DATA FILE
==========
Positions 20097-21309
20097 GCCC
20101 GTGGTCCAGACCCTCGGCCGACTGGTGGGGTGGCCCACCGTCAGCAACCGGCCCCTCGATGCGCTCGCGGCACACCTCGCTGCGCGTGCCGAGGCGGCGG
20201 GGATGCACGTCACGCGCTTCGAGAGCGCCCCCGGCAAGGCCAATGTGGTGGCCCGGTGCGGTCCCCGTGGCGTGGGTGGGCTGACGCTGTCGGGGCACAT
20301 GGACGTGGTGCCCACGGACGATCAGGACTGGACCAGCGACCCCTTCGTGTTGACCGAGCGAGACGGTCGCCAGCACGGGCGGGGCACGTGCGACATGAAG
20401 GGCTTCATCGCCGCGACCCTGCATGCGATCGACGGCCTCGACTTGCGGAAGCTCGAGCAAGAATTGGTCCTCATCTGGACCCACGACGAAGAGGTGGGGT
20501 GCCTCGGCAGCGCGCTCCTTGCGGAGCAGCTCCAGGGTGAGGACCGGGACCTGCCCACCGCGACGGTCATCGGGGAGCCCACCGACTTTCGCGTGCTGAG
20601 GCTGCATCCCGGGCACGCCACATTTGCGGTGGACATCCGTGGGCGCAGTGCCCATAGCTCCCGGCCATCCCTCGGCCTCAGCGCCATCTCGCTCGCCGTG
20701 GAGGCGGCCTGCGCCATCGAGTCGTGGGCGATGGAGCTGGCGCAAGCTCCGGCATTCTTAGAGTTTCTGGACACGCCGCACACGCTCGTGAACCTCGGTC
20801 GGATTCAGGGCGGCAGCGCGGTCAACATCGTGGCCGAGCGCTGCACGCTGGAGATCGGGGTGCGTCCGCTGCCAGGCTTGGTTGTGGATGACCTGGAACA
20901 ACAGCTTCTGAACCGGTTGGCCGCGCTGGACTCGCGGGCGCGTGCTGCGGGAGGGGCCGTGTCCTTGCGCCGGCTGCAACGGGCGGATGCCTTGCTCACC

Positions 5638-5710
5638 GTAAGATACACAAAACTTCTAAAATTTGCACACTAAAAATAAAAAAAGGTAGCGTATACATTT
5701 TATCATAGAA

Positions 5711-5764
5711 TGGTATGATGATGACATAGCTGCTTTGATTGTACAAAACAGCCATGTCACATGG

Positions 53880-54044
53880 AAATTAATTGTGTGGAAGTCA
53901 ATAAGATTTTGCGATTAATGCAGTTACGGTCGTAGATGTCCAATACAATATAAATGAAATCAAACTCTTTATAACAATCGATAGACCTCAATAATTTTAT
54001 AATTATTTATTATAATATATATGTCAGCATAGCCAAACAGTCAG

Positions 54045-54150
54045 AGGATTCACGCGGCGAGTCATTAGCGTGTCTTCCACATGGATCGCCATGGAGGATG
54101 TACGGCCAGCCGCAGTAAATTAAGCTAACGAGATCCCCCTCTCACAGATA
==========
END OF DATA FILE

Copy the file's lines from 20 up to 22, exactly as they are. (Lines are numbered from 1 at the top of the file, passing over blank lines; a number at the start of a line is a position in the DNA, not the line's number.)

54001 AATTATTTATTATAATATATATGTCAGCATAGCCAAACAGTCAG

Positions 54045-54150
54045 AGGATTCACGCGGCGAGTCATTAGCGTGTCTTCCACATGGATCGCCATGGAGGATG